Anna nodded and brought in an apparently heavy packing box, book-size. It looked familiar, and suddenly Ricki didn’t feel like Ricki anymore, but like Keeper. It was Sketch’s old box of photographs, and it startled Ricki almost right out of her wicker chair.

“Don’t,” she said.

Anna dropped the box on the floor in front of her and sat between the box and the sofa, leaning back to lift her brown hair onto the seat cushion. Anna had always loved photography, had never minded getting her hands dirty, setting herself down on the dirtiest of house or forest floors to get the shot, but forbid, she ever let anything mess up her almost waist-length hair.

“My pictures, my apartment,” Anna reminded her leader. She had learned skills with the team, ones she probably considered worth revisiting before dusting them off again for more use.

But Keeper was nothing like Sketch. Ricki had put away the past when she put away the name, and she was up and out of her seat almost before registering her own intent, eyes burning gold and saying, “Don’t.” It wasn’t a request.

Anna tilted her head, appraising how serious Keeper was. The two had known each other since they were little girls, both about seven years old, waking from agonizing pain with new inhuman powers and no memories. Keeper had essentially raised Sketch and all the other members of her team, protecting them as best she could from the military trying to turn them into weapons. Sketch knew when she could get away with defying Keeper and when she couldn’t.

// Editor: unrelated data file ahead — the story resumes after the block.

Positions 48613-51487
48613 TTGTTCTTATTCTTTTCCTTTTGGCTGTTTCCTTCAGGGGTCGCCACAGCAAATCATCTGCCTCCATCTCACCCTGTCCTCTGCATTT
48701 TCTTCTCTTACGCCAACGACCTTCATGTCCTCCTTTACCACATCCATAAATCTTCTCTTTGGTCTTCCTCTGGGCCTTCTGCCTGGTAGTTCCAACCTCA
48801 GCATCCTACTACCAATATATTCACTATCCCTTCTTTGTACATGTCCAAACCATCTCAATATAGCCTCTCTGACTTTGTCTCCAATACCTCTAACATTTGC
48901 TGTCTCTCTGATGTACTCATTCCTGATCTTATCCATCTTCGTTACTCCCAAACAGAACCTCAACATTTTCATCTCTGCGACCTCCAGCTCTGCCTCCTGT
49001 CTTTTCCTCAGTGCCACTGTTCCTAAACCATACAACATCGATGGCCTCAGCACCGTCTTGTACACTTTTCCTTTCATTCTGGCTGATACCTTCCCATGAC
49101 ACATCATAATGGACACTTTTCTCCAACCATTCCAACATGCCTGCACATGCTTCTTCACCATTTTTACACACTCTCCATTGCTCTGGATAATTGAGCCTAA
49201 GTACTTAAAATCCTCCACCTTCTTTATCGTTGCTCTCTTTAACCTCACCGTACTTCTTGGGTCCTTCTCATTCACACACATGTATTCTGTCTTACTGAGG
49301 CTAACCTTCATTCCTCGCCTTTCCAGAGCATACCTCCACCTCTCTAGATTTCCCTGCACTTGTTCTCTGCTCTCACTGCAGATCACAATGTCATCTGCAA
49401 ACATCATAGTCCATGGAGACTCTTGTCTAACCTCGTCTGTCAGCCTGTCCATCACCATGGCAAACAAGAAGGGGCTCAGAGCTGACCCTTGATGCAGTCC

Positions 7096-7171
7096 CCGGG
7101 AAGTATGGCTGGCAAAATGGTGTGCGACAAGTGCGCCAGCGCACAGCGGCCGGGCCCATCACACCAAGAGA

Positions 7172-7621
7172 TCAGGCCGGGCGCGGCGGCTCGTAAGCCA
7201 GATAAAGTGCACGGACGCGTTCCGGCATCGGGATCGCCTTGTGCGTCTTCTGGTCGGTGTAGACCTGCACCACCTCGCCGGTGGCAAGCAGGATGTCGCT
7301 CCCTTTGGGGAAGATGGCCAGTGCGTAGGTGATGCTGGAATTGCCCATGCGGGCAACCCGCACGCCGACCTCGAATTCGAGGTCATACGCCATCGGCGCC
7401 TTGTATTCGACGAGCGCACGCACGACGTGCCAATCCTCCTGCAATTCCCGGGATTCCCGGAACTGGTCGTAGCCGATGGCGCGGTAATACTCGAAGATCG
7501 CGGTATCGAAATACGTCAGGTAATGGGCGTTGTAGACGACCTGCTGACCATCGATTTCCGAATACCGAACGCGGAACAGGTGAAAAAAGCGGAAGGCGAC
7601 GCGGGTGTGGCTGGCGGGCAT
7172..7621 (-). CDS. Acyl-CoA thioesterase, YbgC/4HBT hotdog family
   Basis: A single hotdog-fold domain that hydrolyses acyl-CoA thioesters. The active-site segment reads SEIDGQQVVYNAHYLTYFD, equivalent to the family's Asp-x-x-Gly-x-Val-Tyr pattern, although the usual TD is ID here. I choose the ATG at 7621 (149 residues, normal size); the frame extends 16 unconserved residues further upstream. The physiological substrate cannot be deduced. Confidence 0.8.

She finally blew out a breath. “You’re no fun.” Anna dropped both hands to the top of the box and beat out a rhythm.

Ricki felt her eyes return to normal—brown—as she settled back into her chair and let the adrenaline rush fade. She didn’t want to remember, didn’t want the past to remind her of what she wasn’t anymore. “We’re not operatives,” she said softly to herself.

Anna glanced up at the words.

“We’re not.” Comforting herself. Forgetting again. She smiled at Anna. “So tell me about the new job.”

Anna shrugged and kept it light. “You wouldn’t believe what they charge these kids for pictures,” she started, fingers flexing as though she could sketch for less cost. Anna had always loved photography.


Kingdoms and Thorn Science Fiction

If you liked this story, you may also like Song Between the Waking and the Dreaming. Please consider sharing this story or tipping the author at left.

What do you think of this post?
  • Love It (0)
  • Helpful (0)
  • Surprising (0)
  • Giggles (0)
  • More Please! (0)

2 Responses to Don’t Remind Me That It’s Over

  1. Kabobbles says:

    Yeah, the teams are a perfect choice for the lyric. If anyone wanted to forget their past, it would be the ones that were forced to be operatives, forced to do horrible things.

Leave a Reply

Your email address will not be published. Required fields are marked *

− 3 = five